Toddlers are expert imitators, repeating everything you say whether you want them to or not. But tiny humans aren’t the only ones who can imitate words.
In a new study, scientists report a captive orca (killer whale) can mimic the sounds of human voices.
The team worked with a trained 14-year-old female killer whale named Wikie, which lives at Marineland Aquarium in Antibes, France. Through a series of experiments, Wikie revealed she could copy unique sounds made by whales and people—sometimes on the first try. The English words included "hello," "bye bye," and "one two three."
The results, published in Proceedings of the Royal Society B, suggest that orcas learn how to vocalize from imitating other whales—similar to how babies learn to talk from adults. (Read how a jungle cat mimics a monkey to lure its prey.)
Vocal imitation in the animal kingdom is already a rarity, and imitations of human speech even more so. Researchers believe the feat requires not only the appropriate vocal machinery, but also a strong social affiliation with people.
Take a look at some other master mimics of the animal kingdom.
In 2012, Korean researchers reported that Koshik, a 22-year-old Asian elephant housed at Seoul's Everland Zoo, could mimic six Korean words, including "hello" and "stay."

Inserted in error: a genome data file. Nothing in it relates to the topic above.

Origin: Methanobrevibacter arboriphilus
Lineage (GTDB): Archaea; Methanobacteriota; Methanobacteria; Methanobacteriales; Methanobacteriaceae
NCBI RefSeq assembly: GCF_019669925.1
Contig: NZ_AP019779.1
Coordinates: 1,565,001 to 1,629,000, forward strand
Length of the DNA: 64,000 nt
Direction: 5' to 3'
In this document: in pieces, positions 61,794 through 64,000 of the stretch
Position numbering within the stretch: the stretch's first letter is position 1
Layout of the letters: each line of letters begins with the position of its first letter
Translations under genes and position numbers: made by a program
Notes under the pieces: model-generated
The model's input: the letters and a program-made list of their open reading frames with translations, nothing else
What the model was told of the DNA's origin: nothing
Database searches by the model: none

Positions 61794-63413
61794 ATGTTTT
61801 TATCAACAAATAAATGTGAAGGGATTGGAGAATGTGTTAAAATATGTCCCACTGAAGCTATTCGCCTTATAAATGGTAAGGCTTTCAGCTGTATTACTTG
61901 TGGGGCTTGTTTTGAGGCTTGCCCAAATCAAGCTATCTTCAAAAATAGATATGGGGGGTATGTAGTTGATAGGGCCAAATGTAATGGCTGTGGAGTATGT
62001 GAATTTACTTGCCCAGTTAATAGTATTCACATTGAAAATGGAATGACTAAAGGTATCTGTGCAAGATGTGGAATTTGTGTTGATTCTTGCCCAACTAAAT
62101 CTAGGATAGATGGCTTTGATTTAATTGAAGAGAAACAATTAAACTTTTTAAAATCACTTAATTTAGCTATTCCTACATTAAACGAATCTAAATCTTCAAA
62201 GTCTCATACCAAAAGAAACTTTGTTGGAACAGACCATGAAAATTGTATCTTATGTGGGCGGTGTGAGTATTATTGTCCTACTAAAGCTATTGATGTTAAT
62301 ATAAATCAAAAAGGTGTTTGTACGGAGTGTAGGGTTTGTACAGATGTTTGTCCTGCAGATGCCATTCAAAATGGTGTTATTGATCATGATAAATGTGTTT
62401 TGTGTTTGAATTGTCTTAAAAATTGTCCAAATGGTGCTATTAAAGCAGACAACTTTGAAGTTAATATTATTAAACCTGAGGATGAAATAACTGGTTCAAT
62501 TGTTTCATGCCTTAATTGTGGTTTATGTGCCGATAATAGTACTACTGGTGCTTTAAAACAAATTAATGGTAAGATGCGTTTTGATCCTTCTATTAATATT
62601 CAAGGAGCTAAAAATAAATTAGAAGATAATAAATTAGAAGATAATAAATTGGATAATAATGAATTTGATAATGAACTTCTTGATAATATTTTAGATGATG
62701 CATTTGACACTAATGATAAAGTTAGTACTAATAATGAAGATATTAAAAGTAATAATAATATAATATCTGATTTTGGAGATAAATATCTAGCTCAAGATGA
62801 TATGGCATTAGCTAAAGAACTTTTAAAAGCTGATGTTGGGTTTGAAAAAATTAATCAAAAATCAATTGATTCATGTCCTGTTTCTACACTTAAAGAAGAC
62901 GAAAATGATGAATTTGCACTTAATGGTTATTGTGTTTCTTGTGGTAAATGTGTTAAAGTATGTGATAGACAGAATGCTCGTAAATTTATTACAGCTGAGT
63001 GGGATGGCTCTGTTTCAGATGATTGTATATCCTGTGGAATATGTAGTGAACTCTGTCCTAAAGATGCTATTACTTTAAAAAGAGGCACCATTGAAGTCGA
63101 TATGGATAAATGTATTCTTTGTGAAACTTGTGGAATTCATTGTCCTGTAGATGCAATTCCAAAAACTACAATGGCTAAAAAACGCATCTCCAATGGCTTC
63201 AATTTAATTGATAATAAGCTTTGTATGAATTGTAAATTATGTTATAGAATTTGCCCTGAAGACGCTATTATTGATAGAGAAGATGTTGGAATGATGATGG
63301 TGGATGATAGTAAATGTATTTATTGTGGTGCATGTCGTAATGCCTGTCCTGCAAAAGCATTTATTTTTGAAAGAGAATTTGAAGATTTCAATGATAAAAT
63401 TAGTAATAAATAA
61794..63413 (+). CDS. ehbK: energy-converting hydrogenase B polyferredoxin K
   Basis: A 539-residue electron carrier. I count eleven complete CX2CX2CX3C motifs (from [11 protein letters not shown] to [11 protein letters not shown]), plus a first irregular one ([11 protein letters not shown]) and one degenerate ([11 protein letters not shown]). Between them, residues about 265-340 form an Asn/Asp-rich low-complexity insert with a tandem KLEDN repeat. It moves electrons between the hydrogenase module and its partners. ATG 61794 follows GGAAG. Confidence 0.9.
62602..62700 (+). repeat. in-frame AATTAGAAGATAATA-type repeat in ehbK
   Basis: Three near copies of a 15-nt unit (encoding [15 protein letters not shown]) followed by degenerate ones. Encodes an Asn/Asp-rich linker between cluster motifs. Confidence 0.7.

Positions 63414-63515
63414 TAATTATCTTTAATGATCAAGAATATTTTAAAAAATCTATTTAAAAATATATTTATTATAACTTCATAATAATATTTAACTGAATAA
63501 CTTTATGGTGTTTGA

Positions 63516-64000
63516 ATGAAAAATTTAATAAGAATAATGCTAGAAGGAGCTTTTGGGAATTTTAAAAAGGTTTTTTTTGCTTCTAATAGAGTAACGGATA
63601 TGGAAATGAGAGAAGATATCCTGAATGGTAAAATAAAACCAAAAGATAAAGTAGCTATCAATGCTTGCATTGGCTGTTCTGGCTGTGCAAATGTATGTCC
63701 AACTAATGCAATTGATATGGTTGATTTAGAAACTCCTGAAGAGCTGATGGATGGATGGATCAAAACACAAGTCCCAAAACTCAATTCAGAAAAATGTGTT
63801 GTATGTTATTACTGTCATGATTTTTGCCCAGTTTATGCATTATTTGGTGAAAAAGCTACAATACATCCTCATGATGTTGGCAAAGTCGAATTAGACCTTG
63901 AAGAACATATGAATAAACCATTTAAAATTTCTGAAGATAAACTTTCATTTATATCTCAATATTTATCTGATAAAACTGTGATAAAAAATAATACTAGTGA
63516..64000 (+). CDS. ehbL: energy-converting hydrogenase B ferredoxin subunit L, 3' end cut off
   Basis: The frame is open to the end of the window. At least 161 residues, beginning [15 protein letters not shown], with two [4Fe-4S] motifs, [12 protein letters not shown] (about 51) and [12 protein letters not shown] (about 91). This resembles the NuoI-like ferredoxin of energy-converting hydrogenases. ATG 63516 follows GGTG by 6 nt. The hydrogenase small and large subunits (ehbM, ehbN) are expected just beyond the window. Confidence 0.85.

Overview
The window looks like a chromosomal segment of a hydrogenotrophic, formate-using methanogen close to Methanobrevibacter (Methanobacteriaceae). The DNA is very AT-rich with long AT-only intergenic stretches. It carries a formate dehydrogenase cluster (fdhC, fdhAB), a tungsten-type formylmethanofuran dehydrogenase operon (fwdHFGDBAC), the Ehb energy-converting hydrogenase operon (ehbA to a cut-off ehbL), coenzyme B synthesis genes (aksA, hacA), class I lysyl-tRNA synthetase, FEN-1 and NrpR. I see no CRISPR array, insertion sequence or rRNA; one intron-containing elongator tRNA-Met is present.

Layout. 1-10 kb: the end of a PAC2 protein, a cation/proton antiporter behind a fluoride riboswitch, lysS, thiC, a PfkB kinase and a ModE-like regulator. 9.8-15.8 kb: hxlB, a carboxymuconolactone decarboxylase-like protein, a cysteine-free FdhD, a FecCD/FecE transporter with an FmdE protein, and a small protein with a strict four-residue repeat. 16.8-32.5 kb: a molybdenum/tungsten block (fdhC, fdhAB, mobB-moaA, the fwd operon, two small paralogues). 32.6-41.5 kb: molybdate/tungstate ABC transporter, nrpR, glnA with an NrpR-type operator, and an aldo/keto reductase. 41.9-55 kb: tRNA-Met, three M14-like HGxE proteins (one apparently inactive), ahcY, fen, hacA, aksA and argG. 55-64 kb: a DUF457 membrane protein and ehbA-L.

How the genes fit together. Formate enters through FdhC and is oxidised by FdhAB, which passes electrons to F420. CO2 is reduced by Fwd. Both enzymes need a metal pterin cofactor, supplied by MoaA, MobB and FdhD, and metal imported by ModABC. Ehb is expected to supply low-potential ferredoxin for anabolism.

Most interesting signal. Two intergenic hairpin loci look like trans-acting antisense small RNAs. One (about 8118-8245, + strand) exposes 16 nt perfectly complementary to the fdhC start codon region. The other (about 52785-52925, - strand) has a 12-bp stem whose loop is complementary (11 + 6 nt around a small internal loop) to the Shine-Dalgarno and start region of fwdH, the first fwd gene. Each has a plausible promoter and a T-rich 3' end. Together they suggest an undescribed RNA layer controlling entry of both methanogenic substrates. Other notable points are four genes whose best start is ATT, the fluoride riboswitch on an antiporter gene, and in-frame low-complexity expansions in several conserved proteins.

The fact that Koshik talks pales compared with how he talks. When humans make an o sound, they pull in their cheeks and pout their lips out into a rounded circle. Elephants don't have that cheek-lip structure—they long ago traded it in for trunks—so it's anatomically impossible to make those sounds.
Koshik sidesteps this problem by sticking the tip of his trunk into his mouth and moving his lower jaw, essentially MacGyvering his vocal tract.
"He really developed a new way of sound production," Angela Stoeger of the University of Vienna said in a previous interview. "Naturally, Asian elephants don't do this."
These social birds' skills go far beyond "Polly wanna cracker?"
Although most birds hatch with their species' calls already programmed into their brains, some parrot species can learn sounds, including human words. (Even the naughty ones: The Royal Society for the Prevention of the Cruelty to Animals made a famous plea in 2012 to find a home for a foul-mouthed chattering lory named Beaky. (See a roundup of more animal imposters.)
But the most famous parrot is an African grey named Alex, which psychologist Irene Pepperberg studied for 30 years until his death in 2007. Pepperberg estimated that Alex had the intelligence of a four-year-old child and may have even understood the concept of zero.
Divers recorded NOC's sounds, which had the same rhythm and frequency as human speech. It's not clear whether his vocalizations, finally published in the journal Current Biology in 2012, indicate he understood human speech, but his imitation skills were top-notch.
By training NOC to accept a small device into his nasal passages—the whale equivalent of the human windpipe—scientists led by Sam Ridgway of the U.S. Navy Marine Mammal Program discovered that the beluga whale made these unusual sounds by inflating air sacs to a much higher pressure than during normal vocalizations. He died in 1999. (Watch a stranded beluga whale flown back to sea.)
This explained why NOC's head visibly bulged when he "talked."
"The human voice," Ridgway said, "appears to be very difficult for a cetacean to mimic."